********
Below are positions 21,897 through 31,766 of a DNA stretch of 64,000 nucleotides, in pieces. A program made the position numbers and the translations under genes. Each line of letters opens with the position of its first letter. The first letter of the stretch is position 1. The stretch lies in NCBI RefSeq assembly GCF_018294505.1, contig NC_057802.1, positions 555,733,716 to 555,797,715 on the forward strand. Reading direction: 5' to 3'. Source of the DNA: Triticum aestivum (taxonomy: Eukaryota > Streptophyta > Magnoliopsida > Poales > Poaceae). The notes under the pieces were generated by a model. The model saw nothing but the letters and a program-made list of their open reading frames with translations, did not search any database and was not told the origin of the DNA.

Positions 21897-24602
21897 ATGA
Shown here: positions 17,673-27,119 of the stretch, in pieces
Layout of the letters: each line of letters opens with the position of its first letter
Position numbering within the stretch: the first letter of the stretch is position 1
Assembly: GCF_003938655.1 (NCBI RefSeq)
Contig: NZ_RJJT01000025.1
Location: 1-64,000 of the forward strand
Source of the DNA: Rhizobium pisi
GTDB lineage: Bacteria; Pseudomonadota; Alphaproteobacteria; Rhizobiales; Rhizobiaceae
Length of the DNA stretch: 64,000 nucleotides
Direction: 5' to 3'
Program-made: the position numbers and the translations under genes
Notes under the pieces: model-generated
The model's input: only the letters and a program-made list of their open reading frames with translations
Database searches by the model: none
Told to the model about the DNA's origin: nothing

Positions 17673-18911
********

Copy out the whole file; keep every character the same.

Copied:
Below are positions 21,897 through 31,766 of a DNA stretch of 64,000 nucleotides, in pieces. A program made the position numbers and the translations under genes. Each line of letters opens with the position of its first letter. The first letter of the stretch is position 1. The stretch lies in NCBI RefSeq assembly GCF_018294505.1, contig NC_057802.1, positions 555,733,716 to 555,797,715 on the forward strand. Reading direction: 5' to 3'. Source of the DNA: Triticum aestivum (taxonomy: Eukaryota > Streptophyta > Magnoliopsida > Poales > Poaceae). The notes under the pieces were generated by a model. The model saw nothing but the letters and a program-made list of their open reading frames with translations, did not search any database and was not told the origin of the DNA.

Positions 21897-24602
21897 ATGA
Shown here: positions 17,673-27,119 of the stretch, in pieces
Layout of the letters: each line of letters opens with the position of its first letter
Position numbering within the stretch: the first letter of the stretch is position 1
Assembly: GCF_003938655.1 (NCBI RefSeq)
Contig: NZ_RJJT01000025.1
Location: 1-64,000 of the forward strand
Source of the DNA: Rhizobium pisi
GTDB lineage: Bacteria; Pseudomonadota; Alphaproteobacteria; Rhizobiales; Rhizobiaceae
Length of the DNA stretch: 64,000 nucleotides
Direction: 5' to 3'
Program-made: the position numbers and the translations under genes
Notes under the pieces: model-generated
The model's input: only the letters and a program-made list of their open reading frames with translations
Database searches by the model: none
Told to the model about the DNA's origin: nothing

Positions 17673-18911